Re: [buildd-tools-devel] Bug#610689: sbuild: cross support
2011/1/22 Roger Leigh <email@example.com>:
> On Fri, Jan 21, 2011 at 12:09:55PM +0000, Hector Oron wrote:
> I think that the several uses of the --arch option are going to need
> separating into separate options. Does the following make sense, or
> am I missing out anything major?
> 1) Selection of the build chroot
> We look for a chroot named $distribution-$arch-sbuild or
> When we are genuinely building for a different arch, then this works.
> When we're cross-compiling, we want to build on a chroot using the
> host arch (most likely, though you /could/ use a different arch with
> qemu and do an emulated cross-build once we have such support!)
$distribution, as in Debian or derivatives could be guessed using
$distribution as in Debian suites probably needs to be passed as argument,
as it is probably now.
$arch, it is splitted by dpkg-architecture into DEB_BUILD_* and
Let's use m68k as an example, in case we do native build:
DEB_BUILD_ARCH (m68k) = DEB_HOST_ARCH (m68k)
if we do a cross-build
DEB_BUILD_ARCH (amd64|i386) != DEB_HOST_ARCH (m68k)
we need to use DEB_BUILD_ARCH chroot and follow DEB_HOST_ARCH
if we do an emulated build
DEB_BUILD_ARCH (amd64|i386) = DEB_HOST_ARCH (amd64|i386) -- out of the chroot
DEB_BUILD_ARCH (m68k) = DEB_HOST_ARCH (m68k) -- within the chroot
I do not think we need a new variable on dpkg-architecture, as this is same
as doing a native build but picking a foreign architecture, which we could use
current --arch switch on sbuild. If --arch is used, dpkg
should probably need to be bypassed.
if we do an emulated build faking emulated compilers by cross
compilers (croco approach),
it can be done transparently, just depending on the chroot
configuration (i.e. croco is
installed ) or maybe we need to explicitly tell the build to make use
of cross compilers or not
make use of them, in any case I do not think sbuild/schroot need to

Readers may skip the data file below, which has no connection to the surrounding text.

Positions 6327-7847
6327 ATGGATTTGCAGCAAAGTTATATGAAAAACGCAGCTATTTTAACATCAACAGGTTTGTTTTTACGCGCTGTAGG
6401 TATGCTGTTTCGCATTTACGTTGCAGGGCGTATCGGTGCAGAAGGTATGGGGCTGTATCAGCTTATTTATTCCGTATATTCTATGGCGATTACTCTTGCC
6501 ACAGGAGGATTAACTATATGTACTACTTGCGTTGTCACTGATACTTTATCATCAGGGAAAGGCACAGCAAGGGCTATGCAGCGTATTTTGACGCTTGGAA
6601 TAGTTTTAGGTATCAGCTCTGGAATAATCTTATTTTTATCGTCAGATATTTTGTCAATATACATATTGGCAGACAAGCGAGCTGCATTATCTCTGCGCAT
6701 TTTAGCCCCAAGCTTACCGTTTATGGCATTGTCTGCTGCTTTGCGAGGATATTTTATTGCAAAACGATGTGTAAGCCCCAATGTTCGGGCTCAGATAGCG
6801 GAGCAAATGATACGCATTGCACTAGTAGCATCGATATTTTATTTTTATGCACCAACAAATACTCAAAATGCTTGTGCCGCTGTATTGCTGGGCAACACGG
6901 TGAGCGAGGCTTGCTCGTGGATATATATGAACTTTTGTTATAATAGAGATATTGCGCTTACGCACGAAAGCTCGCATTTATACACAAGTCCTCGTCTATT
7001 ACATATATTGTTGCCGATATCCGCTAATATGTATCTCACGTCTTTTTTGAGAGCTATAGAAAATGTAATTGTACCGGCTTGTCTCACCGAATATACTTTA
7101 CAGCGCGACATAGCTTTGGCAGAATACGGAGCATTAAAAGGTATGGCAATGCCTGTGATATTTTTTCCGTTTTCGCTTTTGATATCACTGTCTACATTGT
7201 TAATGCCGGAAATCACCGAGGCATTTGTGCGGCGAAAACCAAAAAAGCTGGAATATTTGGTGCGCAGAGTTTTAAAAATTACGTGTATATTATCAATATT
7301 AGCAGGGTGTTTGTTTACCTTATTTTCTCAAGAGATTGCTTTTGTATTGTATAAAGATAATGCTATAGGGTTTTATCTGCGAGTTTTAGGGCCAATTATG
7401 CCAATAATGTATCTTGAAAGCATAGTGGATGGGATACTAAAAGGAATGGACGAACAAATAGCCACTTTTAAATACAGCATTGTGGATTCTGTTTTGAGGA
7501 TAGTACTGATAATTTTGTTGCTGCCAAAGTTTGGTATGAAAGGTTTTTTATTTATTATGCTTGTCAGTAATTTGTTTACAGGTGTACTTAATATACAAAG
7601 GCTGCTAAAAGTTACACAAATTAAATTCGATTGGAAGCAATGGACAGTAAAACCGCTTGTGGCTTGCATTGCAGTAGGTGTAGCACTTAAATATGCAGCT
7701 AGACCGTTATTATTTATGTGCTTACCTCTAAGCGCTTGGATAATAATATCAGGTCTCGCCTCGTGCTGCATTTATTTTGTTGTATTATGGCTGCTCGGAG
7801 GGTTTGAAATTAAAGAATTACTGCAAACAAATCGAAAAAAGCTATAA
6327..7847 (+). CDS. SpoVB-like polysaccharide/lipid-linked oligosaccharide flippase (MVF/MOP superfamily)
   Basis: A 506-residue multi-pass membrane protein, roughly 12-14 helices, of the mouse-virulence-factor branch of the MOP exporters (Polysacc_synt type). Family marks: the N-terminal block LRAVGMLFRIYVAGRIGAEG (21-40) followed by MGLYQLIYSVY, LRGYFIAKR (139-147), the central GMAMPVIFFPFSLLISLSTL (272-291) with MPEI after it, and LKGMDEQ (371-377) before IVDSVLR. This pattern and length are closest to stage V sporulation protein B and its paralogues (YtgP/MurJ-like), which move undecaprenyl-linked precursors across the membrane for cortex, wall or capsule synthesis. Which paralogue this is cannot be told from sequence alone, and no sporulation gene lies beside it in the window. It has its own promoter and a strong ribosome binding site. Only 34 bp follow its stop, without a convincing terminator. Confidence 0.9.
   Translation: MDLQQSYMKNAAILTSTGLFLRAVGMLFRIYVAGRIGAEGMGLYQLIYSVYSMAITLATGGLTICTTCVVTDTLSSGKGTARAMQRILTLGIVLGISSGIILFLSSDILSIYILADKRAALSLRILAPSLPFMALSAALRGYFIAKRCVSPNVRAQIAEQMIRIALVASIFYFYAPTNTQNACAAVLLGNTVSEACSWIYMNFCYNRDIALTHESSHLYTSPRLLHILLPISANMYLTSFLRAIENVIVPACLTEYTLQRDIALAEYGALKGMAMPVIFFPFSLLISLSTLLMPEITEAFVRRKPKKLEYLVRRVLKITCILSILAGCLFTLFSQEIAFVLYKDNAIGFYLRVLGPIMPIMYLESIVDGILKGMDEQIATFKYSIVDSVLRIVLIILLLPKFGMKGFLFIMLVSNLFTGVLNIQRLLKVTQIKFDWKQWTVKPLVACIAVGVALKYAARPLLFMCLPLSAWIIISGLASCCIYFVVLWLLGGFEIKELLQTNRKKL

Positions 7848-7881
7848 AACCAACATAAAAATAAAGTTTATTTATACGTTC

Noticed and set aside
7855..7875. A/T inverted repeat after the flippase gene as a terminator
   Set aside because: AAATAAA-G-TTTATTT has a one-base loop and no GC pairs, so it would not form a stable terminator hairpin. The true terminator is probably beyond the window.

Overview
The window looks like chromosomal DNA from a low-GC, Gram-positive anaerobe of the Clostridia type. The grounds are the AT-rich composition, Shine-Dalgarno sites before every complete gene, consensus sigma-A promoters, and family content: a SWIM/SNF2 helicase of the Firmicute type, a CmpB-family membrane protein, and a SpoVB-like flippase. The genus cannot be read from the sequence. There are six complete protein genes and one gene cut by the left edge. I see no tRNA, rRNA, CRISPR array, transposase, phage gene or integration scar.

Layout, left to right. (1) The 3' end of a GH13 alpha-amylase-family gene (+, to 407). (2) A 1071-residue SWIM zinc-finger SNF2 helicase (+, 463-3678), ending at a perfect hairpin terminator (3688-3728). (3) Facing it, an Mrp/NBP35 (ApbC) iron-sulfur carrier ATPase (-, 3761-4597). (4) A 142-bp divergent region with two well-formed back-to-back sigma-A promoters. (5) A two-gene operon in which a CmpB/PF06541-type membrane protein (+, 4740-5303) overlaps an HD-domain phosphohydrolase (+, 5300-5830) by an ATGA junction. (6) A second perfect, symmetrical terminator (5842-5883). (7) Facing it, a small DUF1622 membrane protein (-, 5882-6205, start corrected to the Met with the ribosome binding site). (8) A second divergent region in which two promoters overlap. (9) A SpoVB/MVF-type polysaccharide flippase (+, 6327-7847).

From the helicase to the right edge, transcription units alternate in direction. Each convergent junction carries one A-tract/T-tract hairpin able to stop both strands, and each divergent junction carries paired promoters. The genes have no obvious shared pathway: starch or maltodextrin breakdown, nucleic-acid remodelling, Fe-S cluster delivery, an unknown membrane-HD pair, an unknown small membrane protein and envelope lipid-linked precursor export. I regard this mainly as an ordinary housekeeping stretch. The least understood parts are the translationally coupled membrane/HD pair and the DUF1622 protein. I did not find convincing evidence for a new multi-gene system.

know about it.
What do others think?
> 2) Selection of the host architecture
> Linked to (1). We are assuming that the build and host architectures
> are the same, so --host is implicitly setting both.
> I think we should add two additional options:
> --host select host arch
> --build select build arch
> (or whatever are most commonly used in existing Debian tools; these are
> from autoconf configure) and have "--arch=foo" be equivalent to
> "--host=foo --build=foo".
> The chroot selection will use the host arch only. So this will
> typically be the "real" host arch, but it will also allow "native"
> (non-cross) building using qemu as well as kernel personalities (i386
> on amd64 etc, which is already supported). When we come to run
> dpkg-buildpackage, we will then pass the build arch which will result
> in a cross-build if this differs from the host arch.
> Hopefully this will implement support fairly cleanly and flexibly.
On the previous options described above, we might want to develop some
syntax in the control files which can mark packages to be able to be cross
built or built emulated. Sbuild should decode that information from control
file information, then set accordingly --host, --build or whatever we call them,
but I am afraid this naming might help confusing things much more with build,
host and target.
(( Info: I was going to suggest the use of '--cross $arch --arch $_arch'
which implies building on a chroot of architecture $_arch and passing
dpkg-buildpackage '-a$arch' in the build. Then, in the case of emulated build,
we could explicitly tell sbuild by other option '--emulate' (or else).
But maybe your suggestion is cleaner ))
> Following on from that there's the issue of resolver support and
> use of xapt. Some examples of how xapt would be used would help
> here; I'm a bit unsure of if it's used directly as an apt-get
> wrapper, or if it's a multi-step process. Understanding the
> workflow would be most useful.
xapt reads build dependencies of package and then it downloads those
for the cross architecture, passing the packages to dpkg-cross which
puts headers and libraries ready to be used by the cross tools.
It can be called directly from command-line (before running the build).
All this trickery should go away after multiarch bits are in place which
should be able to provide libraries and headers cleanly and transparently
for foreign architectures.
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